If there are any multitude whatsoever of numbers in continued proportion, and the outermost of them are prime to one another, then the (numbers) are the least of those (numbers) having the same ratio as them. * Let $A$, $B$, $C$, $D$ be any multitude whatsoever of numbers in continued proportion. * And let the outermost of them, $A$ and $D$, be prime to one another. * I say that $A$, $B$, $C$, $D$ are the least of those (numbers) having the same ratio as them.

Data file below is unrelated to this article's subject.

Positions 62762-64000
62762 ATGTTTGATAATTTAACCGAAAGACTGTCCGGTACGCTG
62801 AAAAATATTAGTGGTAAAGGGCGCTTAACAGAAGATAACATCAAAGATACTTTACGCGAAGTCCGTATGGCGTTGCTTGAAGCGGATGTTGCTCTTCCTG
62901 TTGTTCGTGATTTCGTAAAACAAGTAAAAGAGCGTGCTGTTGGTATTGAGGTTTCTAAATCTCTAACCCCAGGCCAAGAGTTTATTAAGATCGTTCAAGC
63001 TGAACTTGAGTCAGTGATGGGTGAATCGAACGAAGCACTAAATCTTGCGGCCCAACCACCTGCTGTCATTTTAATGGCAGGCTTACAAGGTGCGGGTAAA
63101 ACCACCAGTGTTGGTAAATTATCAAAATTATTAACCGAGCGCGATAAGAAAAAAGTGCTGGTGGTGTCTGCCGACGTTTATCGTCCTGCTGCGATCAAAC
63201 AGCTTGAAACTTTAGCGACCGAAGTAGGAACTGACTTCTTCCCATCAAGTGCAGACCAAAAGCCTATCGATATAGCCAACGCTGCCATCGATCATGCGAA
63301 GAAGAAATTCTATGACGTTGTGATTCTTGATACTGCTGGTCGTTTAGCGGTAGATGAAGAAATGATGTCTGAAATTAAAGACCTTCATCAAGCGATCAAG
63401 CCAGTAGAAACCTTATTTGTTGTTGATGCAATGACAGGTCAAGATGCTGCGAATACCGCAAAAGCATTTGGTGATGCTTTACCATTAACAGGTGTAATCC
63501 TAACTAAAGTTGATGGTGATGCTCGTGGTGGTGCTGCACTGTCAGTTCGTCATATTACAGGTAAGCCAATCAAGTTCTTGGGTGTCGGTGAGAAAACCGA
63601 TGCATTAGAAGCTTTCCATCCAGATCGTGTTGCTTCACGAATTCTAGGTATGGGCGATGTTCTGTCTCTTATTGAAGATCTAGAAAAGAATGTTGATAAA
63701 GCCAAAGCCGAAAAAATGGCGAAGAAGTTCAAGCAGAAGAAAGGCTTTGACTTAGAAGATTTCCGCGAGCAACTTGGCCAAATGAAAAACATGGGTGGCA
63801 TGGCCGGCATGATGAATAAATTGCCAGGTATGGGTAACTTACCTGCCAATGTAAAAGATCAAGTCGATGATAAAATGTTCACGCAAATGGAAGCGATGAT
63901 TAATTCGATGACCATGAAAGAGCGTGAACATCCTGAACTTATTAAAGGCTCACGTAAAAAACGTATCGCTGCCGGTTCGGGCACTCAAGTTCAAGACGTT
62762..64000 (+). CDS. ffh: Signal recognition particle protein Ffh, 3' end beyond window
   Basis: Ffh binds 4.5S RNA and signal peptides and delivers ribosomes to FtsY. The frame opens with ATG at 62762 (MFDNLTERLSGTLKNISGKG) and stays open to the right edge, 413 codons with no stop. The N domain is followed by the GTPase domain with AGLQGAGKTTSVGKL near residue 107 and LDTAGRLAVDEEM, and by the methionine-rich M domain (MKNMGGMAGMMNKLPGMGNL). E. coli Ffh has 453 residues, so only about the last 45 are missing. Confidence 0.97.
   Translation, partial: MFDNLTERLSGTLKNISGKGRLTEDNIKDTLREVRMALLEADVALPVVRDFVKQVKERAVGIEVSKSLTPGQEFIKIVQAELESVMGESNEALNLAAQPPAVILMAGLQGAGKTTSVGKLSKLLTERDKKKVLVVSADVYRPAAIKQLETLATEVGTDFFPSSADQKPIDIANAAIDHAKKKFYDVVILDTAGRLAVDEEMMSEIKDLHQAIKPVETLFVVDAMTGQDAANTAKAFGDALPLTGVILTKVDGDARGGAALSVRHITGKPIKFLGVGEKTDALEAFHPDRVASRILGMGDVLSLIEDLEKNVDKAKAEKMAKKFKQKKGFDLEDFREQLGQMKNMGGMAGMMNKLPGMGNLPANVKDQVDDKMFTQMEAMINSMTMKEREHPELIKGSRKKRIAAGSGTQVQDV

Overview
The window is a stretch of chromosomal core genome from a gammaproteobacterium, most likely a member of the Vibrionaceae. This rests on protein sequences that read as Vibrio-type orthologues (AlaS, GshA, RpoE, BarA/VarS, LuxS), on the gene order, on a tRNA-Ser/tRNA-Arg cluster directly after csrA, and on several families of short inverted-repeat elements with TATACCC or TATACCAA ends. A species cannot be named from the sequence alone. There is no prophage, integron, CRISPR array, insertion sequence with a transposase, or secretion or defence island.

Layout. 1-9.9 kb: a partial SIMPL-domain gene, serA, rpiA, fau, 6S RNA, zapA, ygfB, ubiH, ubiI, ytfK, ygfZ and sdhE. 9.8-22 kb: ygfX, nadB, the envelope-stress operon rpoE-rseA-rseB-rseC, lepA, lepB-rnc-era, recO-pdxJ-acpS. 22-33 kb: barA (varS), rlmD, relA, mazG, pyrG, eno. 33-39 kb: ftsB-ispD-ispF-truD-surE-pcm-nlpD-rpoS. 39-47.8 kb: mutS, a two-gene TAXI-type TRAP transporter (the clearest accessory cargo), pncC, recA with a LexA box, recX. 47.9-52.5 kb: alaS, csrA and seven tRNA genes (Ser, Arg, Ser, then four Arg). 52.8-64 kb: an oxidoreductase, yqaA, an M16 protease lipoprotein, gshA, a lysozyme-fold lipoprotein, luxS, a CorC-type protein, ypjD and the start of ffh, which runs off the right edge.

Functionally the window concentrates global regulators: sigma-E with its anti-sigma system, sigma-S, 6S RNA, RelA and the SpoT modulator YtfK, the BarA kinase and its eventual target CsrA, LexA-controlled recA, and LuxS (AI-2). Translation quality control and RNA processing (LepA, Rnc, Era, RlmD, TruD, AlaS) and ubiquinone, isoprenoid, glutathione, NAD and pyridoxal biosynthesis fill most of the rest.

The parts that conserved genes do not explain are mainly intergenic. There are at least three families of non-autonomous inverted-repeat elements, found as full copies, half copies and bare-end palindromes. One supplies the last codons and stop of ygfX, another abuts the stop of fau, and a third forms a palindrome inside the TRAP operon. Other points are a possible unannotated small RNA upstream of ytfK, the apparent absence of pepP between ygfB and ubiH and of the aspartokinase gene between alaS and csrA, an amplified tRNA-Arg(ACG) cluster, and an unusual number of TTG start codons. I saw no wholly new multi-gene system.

This proposition states that if \(a,p,q\) are numbers (i.e. a positive integers) and \(p/q\) is a common ratio of the geometric progression. \[a,a\frac pq,a \left(\frac pq\right)^2,\ldots, a \left(\frac pq\right)^n\quad\quad( * )\]
for some \(n\) such that \(a \left(\frac pq\right)^n\) is also number (i.e. a positive integer), which is co-prime to \(a\), i.e. \[\gcd\left(a,a \left(\frac pq\right)^n\right)=1,\] then the numbers in the geometric progression \( ( * ) \) are the lowest possible with these properties (i.e. having the same common ratio \(p/q\) and having \(a \left(\frac pq\right)^n\) and \(a\) co-prime to each other).
Proofs: 1
Proofs: 1